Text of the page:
Starry Eyes (2014) d. Kevin Kolsch / Dennis Widmyer (USA)
Aspiring actress Sarah (Alexandra Essoe) juggles her soul-killing day job at a spud-centric Hooter’s knock-off (Big Taters) while knocking on doors all over Tinseltown. The deceptively simple plot follows her day-to-day trials until her big break comes in the form of a toilet temper tantrum following a botched audition (this happens a lot in the acting world; trust me on this). The casting director hears something “different” behind those thin walls and invites her back for a second, more involved audition, followed by a meeting with the mysterious producer, each step drawing the young artist deeper into the tar-thick mire of immorality. But sin – and fame – comes at a price, with Sarah’s tender spirit and flesh the currency of the day....
Despite showing up on numerous year-end best-of lists following its world premiere at last year’s SXSW and subsequent VOD release in November, this scathing condemnation of Hollywood’s seamy, sinister underbelly has largely flown under mainstream fans’ radar. The notion that one of the strongest and strangest horror titles to emerge in years – a high-impact blend of Rosemary’s Baby, Mulholland Dr., and Eric England’s stomach-churning Contracted – is languishing in the shadows is an out-and-out crying shame.
Filled with expert shade and nuance on every level, Starry Eyes is brave and bold, anchored by one of the most fearless and vanity-free lead performances in recent memory. This is the kind of go-for-broke, challenging effort that should be championed and cheered at the multiplexes, and while I appreciate that Jennifer Kent’s The Babadook found favor with the masses and the mainstream media, I wish the writing/directing team of Kolsch and Widmyer had enjoyed the same acclaim, because they are equally deserving.
But the main attraction, which is saying something considering the level of proficiency of her colleagues before and behind the lens, is Essoe, who is nothing short of a miracle. By turns timid and terrifying, it is only the small-mindedness of her industry compatriots that kept her off the Oscar ballot this year. This is no exaggeration – she’s that good. Sarah’s insecurities dance a constant, wicked boogie along the surface of her fragile features, her ambitions and dreams warring with self-doubt fueled by her roommate Tracy’s (Red, White, and Blue's Amanda Fuller) uber-bitch friend Erin (a hilariously insidious Fabienne Therese) who never misses a chance to dampen Sarah’s inner flame.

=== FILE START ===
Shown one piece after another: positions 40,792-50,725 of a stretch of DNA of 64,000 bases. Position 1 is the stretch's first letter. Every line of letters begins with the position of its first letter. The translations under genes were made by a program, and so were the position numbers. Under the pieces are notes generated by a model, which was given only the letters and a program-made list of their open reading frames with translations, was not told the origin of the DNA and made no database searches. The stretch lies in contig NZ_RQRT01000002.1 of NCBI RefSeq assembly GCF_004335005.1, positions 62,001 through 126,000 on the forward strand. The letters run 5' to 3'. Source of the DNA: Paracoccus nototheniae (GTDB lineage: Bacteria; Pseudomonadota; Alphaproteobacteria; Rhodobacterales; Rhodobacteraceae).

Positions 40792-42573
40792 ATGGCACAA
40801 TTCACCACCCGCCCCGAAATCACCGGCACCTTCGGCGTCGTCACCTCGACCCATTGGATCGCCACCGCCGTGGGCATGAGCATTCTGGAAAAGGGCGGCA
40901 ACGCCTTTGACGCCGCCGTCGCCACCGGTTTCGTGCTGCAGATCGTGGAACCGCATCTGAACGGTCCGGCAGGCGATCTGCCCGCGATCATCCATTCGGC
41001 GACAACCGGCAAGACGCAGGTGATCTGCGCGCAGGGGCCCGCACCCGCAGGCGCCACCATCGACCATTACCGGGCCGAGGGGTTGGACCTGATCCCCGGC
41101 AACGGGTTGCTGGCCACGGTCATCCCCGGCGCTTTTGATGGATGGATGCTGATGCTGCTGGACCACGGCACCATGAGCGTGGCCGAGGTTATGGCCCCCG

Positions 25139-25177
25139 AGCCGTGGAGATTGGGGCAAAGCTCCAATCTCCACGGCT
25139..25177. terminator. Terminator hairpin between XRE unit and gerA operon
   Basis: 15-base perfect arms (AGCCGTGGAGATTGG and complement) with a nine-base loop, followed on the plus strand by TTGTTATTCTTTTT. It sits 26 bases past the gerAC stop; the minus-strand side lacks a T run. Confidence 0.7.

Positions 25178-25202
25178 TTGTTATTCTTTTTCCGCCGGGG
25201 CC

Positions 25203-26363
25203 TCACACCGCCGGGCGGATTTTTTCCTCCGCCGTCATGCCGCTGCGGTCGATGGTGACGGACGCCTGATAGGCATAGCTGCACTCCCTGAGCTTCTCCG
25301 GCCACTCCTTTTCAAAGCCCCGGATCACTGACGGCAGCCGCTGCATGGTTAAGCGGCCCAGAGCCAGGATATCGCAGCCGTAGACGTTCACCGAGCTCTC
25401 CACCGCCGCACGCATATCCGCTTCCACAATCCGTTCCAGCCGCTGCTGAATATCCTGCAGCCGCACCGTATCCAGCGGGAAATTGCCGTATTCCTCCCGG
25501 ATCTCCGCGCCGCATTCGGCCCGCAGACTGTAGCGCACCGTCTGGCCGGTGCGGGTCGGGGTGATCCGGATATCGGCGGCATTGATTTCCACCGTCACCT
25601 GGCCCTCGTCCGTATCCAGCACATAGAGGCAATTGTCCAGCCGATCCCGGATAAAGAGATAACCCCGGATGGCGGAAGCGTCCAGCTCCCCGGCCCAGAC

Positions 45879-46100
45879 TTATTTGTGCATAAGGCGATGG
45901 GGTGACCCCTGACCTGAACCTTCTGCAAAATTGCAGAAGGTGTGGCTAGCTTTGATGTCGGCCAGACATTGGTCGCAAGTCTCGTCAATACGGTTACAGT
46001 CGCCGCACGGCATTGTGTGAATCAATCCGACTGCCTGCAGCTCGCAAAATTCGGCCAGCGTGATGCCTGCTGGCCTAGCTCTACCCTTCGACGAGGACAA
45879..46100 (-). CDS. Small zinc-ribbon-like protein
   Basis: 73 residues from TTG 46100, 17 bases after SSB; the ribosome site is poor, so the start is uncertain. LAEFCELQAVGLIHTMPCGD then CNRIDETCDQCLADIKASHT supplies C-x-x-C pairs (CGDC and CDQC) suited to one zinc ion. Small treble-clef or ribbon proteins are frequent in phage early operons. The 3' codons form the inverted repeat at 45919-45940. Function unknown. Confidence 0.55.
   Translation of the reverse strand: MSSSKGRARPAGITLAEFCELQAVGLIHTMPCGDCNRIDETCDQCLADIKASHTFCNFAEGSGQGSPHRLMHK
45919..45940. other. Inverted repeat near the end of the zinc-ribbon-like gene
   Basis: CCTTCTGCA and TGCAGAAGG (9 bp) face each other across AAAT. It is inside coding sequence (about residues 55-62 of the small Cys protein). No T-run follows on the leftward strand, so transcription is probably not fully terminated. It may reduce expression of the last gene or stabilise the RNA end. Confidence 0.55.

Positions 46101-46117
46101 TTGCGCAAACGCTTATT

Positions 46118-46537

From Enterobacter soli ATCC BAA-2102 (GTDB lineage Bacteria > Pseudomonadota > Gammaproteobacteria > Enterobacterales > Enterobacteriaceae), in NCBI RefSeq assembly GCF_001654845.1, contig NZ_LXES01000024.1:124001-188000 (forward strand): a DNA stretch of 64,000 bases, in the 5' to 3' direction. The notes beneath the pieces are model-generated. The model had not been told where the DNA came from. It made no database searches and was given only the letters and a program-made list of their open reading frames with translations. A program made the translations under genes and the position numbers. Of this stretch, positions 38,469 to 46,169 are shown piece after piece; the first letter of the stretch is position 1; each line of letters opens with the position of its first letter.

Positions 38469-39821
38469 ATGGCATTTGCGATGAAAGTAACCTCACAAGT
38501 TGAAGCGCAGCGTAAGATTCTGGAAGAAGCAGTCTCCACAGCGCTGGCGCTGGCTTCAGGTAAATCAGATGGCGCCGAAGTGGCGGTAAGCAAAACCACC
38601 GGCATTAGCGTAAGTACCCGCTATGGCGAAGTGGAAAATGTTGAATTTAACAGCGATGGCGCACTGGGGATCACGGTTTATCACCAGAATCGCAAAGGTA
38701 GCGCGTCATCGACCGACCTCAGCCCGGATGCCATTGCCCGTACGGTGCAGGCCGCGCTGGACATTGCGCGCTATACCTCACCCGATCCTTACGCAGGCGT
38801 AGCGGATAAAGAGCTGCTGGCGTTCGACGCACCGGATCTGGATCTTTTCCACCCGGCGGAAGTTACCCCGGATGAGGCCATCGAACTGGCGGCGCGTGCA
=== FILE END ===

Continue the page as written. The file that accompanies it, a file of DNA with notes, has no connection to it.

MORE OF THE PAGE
The supporting cast do just that, elevating Essoe’s central turn – she couldn’t soar the way she does on her own – and while they aren’t given the same showcase opportunities, all seize the given moments and deliver brilliantly. Alongside Fuller and Therese in Sarah’s social circle are Shane Coffey, Natalie Castillo, and Noah Segen, the last of whom carries a barely concealed torch for the group’s resident wounded bird. On the other side of the casting table are Maria Olsen, Marc Senter, and the splendidly sinister Louis Dezseran as the devilishly charming and charmingly devilish producer who promises his starlet a new life ... and makes good, though it is hardly the life she imagines. Longtime fave Pat Healy puts in a memorable appearance as Sarah’s shifty, put-upon Big Taters manager.
DarkSky’s recent home video release is worthy of the film, packed with delicious supplemental materials that include behind-the-scene goodies, a sharp and wide-eyed audio commentary track by Kolsch and Widmeyer who reveal the struggles and triumphs in bringing their vision to the screen, detailing their successful Kickstarter campaign, and DarkSky’s subsequent involvement on a production level. Even here, however, it is Essoe’s original audition tapes that deliver the most visceral bang for the buck. Imagining being in the room with THAT sends the mind a-reeling.
Starry Eyes is available now on DVD/BR (as well as VOD on Amazon and iTunes) from DarkSky Films and can be ordered HERE.
--Aaron Christensen, HorrorHound Magazine